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Old 01-25-2008, 12:25 PM   #180
SpotMaker
Gnarly Adventurer
 
Joined: Nov 2007
Oddometer: 140
Quote:
Originally Posted by aciurczak
I don't think the GPS portion of the antenna is the hard part. At this point in the technology curve, gps receivers are almost microscopic, and the necessary antennas are tiny and quite effective. Including the one on the SPOT, which picks up a GPS signal easily while inside the garage.

It's the transmission back to the satellite network that is the engineering problem. With a GPS antenna plugged into a garmin, it's easy for a user to see if the signal strength went up, are there less drop-outs, etc; right from the display. With the SPOT's communication back to the satellite, it is sent blind with no confirmation available (until you check online to see if one awhile back got through). And getting that antenna right evidently has much less room for error. And are there even available external satphone antennas for such devices (perhaps there are, but I haven't searched yet). As in spotmakers post, how would one know if the add-on antenna was helping, hurting, or indifferent; other than just noting that the transmitter wasn't working as well as they expected.

Personally I'd like the additional functionality if it could be put into a v2 or v3 unit, but I wouldn't categorize its removal as being patronizing to customers; getting that antenna exactly right for a reasonably high success rate transmitting back to the satellites is evidently a key engineering point for the gadget.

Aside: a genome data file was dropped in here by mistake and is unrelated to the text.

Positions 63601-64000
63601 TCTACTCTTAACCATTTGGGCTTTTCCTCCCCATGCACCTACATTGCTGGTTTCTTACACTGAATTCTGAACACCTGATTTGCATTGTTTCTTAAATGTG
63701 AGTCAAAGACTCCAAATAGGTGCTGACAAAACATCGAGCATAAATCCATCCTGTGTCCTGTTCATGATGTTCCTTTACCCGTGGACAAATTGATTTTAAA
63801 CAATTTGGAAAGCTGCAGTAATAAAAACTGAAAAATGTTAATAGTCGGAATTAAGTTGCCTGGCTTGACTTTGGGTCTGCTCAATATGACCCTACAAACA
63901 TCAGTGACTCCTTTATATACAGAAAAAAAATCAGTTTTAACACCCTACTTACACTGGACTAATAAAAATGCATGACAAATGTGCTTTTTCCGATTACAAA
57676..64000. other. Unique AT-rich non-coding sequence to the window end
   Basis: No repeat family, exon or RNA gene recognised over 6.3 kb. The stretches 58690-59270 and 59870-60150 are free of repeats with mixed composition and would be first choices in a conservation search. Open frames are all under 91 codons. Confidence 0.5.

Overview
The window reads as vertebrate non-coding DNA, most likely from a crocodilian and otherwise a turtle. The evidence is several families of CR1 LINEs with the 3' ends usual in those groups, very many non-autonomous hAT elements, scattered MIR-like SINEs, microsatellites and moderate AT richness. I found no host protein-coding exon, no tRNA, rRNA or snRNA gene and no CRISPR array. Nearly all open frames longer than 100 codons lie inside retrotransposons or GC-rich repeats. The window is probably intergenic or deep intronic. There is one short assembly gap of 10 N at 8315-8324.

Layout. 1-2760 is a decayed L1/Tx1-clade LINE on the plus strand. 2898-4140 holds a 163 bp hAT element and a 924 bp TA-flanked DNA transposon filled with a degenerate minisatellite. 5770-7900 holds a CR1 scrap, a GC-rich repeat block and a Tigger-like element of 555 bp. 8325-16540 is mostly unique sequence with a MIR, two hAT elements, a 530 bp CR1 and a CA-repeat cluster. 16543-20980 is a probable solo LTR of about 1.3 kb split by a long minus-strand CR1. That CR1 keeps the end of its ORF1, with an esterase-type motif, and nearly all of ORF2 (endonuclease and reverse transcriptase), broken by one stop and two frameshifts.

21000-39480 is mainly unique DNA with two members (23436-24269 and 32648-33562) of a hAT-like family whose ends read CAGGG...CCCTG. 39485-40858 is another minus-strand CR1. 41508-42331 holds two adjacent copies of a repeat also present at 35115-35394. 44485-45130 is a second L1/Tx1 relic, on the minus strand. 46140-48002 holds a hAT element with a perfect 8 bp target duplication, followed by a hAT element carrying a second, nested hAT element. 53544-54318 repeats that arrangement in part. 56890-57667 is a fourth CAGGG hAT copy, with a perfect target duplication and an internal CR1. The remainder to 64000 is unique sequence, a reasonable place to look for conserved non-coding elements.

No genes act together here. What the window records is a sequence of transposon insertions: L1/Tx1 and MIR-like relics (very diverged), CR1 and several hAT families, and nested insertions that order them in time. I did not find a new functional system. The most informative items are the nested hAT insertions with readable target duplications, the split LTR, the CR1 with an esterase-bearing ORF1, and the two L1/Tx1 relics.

The decision of "no external antenna" was primarily made by SPoT Inc. (Globalstar) as they were 100% in charge of specifying the user interface, feature set, appearance, etc. We at Axonn were primarily in charge implementing what they wanted.

However, we did not protest the decision of no external antenna all that loudly.

You are absolutely correct. Making an external antenna work on the GPS is not all that hard. Getting the transmitter to work with an external antenna involves a lot more complexity, and not all of that complexity is technical. A lot of it is regulatory.

Every transmitter and every antenna that transmits on the Globalstar network has to be approved and certified by Globlastar as well as by the FCC.

Do you know how many antennas Globalstar has certified for their simplex network? Two. And it was a looonnggggggg process to get those certified!

The radiation pattern and power are held to an extremely tight envelope.

I've heard stuff like "why don't you just jack up the power a bit?"

The power output on the SPoT is riding right at Globalstar's maximum allowable.

Let users fiddle with antenna gains, radiation patterns, or power and all kinds of hell is going to break loose, Globalstar is going to be pissed, and the FCC is going to issue fines. This is a licensed transmitter (license held by SPoT Inc). It's not just a receiver.

Since the SPoT uses a combination transmit/receive antenna, allowing the connection of just an external antenna for GPS would open a technical can of worms.

Those of you who would like to design a transmit antenna, are you willing to go through the Globalstar and FCC certification process?
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